I began by discussing the various persuasive “tools” that are in one’s bag of tricks, and how I would apply each one, focusing on a Covey-esque “seek first to understand, then to be understood” logic. Once I felt I had adequately answered the question he had asked, I proceeded to answer the question he didn’t ask. I paused and said “let’s think outside the box for a second, though. Why not compromise and do something a little more like [Implementation C]?”
I then went on to describe a completely different implementation that I honestly think did a good job of blending the best features of implementations A and B. Chad looked stunned, and was really quiet for a second.
“I never looked at it that way. Wow.” He then turned around and scribbled down some notes. I honestly think that there’s a good chance that when the next version of the team’s product ships, you’ll see a little of [Implementation C]. :)
At this point, I really felt like I had Chad on my side. Not only were we getting along great, but I felt that I’d gone above and beyond just answering his questions, and had maybe even made a small contribution. I also felt like I had managed to convey how excited I was about the work his team was doing, which is key. (They are doing some really exciting stuff.)
The interview went for about an hour and a half, but it felt much quicker. The entire time felt a lot more like an informal chat about technology and management style than an actual interview. At the end, as Chad lead me back down to the building lobby to wait for my next interview, I was in the “well now this isn’t so bad!” mindset, but I was in for a surprise…
Interview 3: Steve
I waited for a few minutes in the lobby, and jotted down some precious notes that would allow me to blog about my last interview with a reasonable amount of detail. I finished up, and just as I was packing my Tablet PC back into my bag, Steve walked up and introduced himself. On the way to his office, he asked me how I thought my previous interview had gone. I explained that I felt really good about it, and that I had even managed to enjoy it. We also chatted a bit about the fact that it was on the strength of my phone screen with Steve (plus a recent campus tour) that had made me decide to put all other job-seeking opportunities on hold until I had an answer from Microsoft– I had pretty much decided that this was the job I wanted.
We settled down in Steve’s office, and he started out by apologizing for the fact that our interview would be cut a little short (an hour instead of one and a half hours) and that his busy schedule was the reason that I had a 30 minute break between interviews– they just couldn’t find a way to schedule them back to back. He then explained that we’d be task-switching a lot in our interview– that he wanted to ask a lot of very different questions, and that part of the drill was to see how I would handle switching rapidly between questions that required completely different ways of thinking.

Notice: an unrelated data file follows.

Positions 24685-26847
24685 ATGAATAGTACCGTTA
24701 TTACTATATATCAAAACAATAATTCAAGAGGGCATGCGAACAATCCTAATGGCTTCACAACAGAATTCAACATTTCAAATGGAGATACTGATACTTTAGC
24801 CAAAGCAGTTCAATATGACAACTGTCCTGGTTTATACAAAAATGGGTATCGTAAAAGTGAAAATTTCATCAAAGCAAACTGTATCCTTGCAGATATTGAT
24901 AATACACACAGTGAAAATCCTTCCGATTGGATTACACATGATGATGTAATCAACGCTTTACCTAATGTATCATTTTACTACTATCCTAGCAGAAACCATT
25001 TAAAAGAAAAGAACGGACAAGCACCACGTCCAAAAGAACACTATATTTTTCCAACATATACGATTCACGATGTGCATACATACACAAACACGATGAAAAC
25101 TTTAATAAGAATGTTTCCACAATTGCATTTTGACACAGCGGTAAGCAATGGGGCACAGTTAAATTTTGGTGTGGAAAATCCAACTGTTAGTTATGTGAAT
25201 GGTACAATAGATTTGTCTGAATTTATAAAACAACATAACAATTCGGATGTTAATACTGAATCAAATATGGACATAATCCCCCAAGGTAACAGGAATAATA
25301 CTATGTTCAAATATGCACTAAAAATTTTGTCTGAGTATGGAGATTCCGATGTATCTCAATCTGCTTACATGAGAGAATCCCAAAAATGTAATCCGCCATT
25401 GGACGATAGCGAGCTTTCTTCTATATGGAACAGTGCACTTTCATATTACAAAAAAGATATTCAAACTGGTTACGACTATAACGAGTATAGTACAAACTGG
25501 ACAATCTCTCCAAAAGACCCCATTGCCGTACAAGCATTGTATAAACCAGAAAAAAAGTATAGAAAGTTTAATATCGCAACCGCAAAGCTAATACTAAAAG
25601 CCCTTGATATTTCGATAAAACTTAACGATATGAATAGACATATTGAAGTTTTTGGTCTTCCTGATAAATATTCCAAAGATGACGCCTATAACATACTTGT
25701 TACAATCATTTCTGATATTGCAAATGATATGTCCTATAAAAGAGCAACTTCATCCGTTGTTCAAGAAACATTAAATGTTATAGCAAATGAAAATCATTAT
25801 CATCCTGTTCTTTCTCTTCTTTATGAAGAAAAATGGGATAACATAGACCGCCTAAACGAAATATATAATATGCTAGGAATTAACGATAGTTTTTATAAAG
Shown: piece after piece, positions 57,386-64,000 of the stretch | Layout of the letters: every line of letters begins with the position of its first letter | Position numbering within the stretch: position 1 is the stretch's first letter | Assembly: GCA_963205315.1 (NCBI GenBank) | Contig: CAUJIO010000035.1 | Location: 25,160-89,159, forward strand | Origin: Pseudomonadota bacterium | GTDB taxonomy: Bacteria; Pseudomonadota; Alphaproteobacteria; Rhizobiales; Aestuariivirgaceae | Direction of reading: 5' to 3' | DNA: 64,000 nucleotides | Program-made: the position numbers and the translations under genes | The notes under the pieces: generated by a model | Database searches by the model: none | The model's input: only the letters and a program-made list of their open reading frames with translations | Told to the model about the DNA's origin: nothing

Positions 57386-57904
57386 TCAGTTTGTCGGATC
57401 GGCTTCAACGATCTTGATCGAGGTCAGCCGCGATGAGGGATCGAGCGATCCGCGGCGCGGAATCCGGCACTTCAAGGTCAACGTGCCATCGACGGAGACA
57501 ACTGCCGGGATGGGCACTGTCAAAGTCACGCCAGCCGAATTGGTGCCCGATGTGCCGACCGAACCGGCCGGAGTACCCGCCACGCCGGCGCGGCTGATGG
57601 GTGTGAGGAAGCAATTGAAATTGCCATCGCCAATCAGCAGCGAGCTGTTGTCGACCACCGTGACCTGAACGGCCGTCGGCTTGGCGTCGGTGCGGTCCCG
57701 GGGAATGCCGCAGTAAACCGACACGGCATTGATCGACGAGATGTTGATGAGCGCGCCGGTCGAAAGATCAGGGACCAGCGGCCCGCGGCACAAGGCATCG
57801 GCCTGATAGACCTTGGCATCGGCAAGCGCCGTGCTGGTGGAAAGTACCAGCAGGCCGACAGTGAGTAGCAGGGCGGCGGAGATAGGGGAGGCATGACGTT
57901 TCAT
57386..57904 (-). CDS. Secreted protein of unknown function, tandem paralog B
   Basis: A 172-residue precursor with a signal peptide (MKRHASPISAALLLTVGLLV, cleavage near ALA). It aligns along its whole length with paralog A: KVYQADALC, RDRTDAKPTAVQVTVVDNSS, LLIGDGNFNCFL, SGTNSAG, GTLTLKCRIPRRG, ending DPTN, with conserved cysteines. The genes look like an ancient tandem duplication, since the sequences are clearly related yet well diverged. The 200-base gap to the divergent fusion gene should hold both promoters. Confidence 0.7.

First, he asked a technical question: “describe how audio and video gets converted into a signal, how that signal is brought into a computer and stored, and how that stored media is played on the computer’s screen or pictures.” However, there was a twist: “I’m nine years old.”
I started by describing how light was captured by a device inside a vide o camera using something called a “Charge Coupled Device” or CCD, and how it was separated into constituent primary colors (RGB) and started talking about how the audio waves were captured using either condenser or ribbon microphones. Of course, because I was talking to a nine year old, I had to go in excruciating detail, and break things down to their simplest components. At this point, he stopped me and told me to move onto how it is captured in the computer, but that now instead of talking to a nine year old, I was talking to an experienced programmer. Now I was talking in depth about how a device, either a breakout box or a card inside the computer would act as an analog to digital converter, and convert the audio and video into a file, which also required a discussion of video as a series of bitmaps, and concepts like framerates, timecode, how differential compression technologies worked, etc. Then it devolved into a block diagram of how a media player leverages the DirectShow APIs, how the DirectShow APIs interact with the NT kernal, and video/audio drivers, etc. All the while, Steve was asking probing questions, and digging and pushing. It was a real challenge, and I was kind of surprised at the amount of detail I was able to cram into a discussion that only lasted 10 or 15 minutes.